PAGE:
Ipswich Indoor Sports Centre and International official Greg Donnelly prepares for a massive week of World Cup action.
Ipswich Indoor Sports Centre and International official Greg Donnelly prepares for a massive week of World Cup action. Sarah Harvey

Donnelly in key World Cup role

BEING involved in a World Cup is a pinnacle challenge for any dedicated sportsperson or official.

But when the World Cup is on your doorstep, it's so much more meaningful.

That's how Ipswich's international administrator Greg Donnelly is preparing to oversee the Indoor Cricket World Cup starting at Darra in Brisbane this weekend.

As president of Indoor Cricket Australia and president of the World Indoor Cricket Association, Donnelly is in many ways the man in the hot seat.

However, far from being anxious, Donnelly sees nothing but positives in helping to host an even bigger event than last year's national championships in Ipswich.

“I'm more excited for the sport than nervous,” the former player, coach and now top-flight administrator said.

“This is just a wonderful opportunity for us.”

Last year's national titles at the Ipswich Indoor Sports Centre generated an incredible atmosphere with high-powered music, pumped-up players and strong crowd involvement.

With Australia starting favourites in the five World Cup competitions, Donnelly expects next week's tournament to create an even better buzz for players and spectators. The show court will be completely surrounded by grandstands.

“This is by far the biggest event the sport has had,” Donnelly, 52, said.

“Since our merger with Cricket Australia (in February), the credibility we've gained, the momentum the sport has gained and infrastructure is just going to continually get bigger and bigger and bigger.

“In Queensland, it's a big chance for us to showcase the sport and to prove to Cricket Australia that we are a worthwhile investment.”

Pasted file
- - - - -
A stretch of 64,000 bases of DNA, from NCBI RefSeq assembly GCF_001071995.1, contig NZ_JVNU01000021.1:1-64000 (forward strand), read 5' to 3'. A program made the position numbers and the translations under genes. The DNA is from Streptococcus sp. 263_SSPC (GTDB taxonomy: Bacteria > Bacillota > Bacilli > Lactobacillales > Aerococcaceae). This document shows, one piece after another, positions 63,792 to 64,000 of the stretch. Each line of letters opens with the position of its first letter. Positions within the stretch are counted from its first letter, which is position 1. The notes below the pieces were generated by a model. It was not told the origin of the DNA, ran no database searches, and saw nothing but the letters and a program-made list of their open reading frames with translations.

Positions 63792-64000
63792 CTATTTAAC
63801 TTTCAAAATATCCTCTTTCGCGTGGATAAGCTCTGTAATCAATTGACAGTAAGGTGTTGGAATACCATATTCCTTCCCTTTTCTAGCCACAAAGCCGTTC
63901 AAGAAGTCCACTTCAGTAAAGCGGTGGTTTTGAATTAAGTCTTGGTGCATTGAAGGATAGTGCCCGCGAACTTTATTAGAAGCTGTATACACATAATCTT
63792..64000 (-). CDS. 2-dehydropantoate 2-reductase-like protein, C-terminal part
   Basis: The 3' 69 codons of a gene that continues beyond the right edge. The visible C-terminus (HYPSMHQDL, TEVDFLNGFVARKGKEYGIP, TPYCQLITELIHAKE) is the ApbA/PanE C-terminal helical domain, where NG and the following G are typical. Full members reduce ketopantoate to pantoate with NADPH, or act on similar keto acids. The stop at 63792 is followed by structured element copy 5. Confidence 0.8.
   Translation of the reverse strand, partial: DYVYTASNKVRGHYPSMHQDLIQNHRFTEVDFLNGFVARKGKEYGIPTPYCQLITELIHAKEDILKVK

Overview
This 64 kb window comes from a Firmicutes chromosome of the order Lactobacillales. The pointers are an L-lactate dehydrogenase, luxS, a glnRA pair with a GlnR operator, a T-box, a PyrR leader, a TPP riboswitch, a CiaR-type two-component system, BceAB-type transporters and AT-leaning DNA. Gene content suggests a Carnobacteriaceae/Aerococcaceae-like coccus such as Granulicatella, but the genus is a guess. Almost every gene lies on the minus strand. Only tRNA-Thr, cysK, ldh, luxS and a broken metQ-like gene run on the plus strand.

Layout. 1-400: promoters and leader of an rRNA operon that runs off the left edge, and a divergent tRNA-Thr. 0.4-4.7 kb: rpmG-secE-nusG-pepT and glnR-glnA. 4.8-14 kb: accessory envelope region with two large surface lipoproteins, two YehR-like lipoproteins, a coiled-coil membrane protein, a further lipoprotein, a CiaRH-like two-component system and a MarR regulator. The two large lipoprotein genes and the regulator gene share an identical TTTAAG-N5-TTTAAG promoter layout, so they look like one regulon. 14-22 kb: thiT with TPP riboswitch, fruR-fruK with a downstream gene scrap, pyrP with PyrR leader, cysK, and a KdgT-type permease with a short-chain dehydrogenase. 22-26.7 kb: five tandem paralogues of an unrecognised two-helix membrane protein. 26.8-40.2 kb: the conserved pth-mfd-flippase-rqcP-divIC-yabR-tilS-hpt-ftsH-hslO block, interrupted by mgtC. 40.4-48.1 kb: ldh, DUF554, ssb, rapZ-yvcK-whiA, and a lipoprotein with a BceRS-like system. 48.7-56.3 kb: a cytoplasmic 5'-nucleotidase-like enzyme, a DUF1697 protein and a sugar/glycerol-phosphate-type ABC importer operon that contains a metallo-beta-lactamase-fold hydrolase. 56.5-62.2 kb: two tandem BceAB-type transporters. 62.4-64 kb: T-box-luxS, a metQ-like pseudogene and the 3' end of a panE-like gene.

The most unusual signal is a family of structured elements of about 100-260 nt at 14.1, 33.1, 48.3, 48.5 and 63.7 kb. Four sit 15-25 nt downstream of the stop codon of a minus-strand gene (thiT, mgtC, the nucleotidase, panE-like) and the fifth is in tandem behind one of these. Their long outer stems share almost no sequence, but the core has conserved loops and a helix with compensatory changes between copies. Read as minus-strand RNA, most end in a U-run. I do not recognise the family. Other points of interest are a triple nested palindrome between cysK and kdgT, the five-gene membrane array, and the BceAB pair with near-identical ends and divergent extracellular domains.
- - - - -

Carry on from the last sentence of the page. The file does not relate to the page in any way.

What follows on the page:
Cricket Australia supremos James Sutherland (CEO) and Jack Clarke (chairman) are among the officials expected to inspect the World Cup next week.

“That is significant in itself,” Donnelly said, aware the duo are making a flying visit around other major commitments in Melbourne and India.

Australia was the first country to merge cricket and indoor cricket.

“All the other countries are closely monitoring how we're going with it,” Donnelly said.

Since the first World Cup was staged in 1995, Australian teams have won every title.

“The pressure is really on us big time,” Donnelly said, foreseeing Australia's elite indoor cricketers being on contracts over the next four or five years.

“Each year, everybody seems to get a little bit closer.”

Eight countries are drawn to compete next week, including fierce Aussie rivals South Africa and New Zealand, dark horses Sri Lanka and the old enemy England.

Round robin games are being played in open men's and women's competition, boys' and girls' 19 and under, and a new 16 and under boys' series before finals on Saturday week.

Camira-based Taylor Peach is representing Australia in the 16 and under competition.

Former Boonah player and Queensland coach Donna Dalby is in charge of the Aussie women's side.

Matches start on Sunday after the official opening, featuring 400 guests, at the Gabba tomorrow. Former Queensland and international cricketer Ian Healy was yesterday appointed ambassador for the World Cup.

Tickets are available at the door.

More World Cup information at: www.cricket.com.au/indoorwc.

Key Facts
What: Indoor Cricket World Cup
Where: Brisbane West Indoor Cricket Centre at Darra
When: Matches start Sunday from 8am. Games scheduled all day and each night next week. Finals are on October 17.
Divisions: Open men and women, 19 and under boys and girls, 16 and under boys.
Teams: Australia, England, South Africa, New Zealand, Wales, India, Pakistan, Sri Lanka. Tickets: Available at door or check out: www. cricket.com.au/indoorwc

When beauty stuns you

When beauty stuns you

Airdre trip finds her in awe of Scotland's dramatic landscape

Lismore's citizenship honour

Lismore's citizenship honour

Who have we welcomed as new Aussies in Lismore?

Truth about where you grew up

Truth about where you grew up

Research has revealed just how big an effect your suburb can have.

Local Partners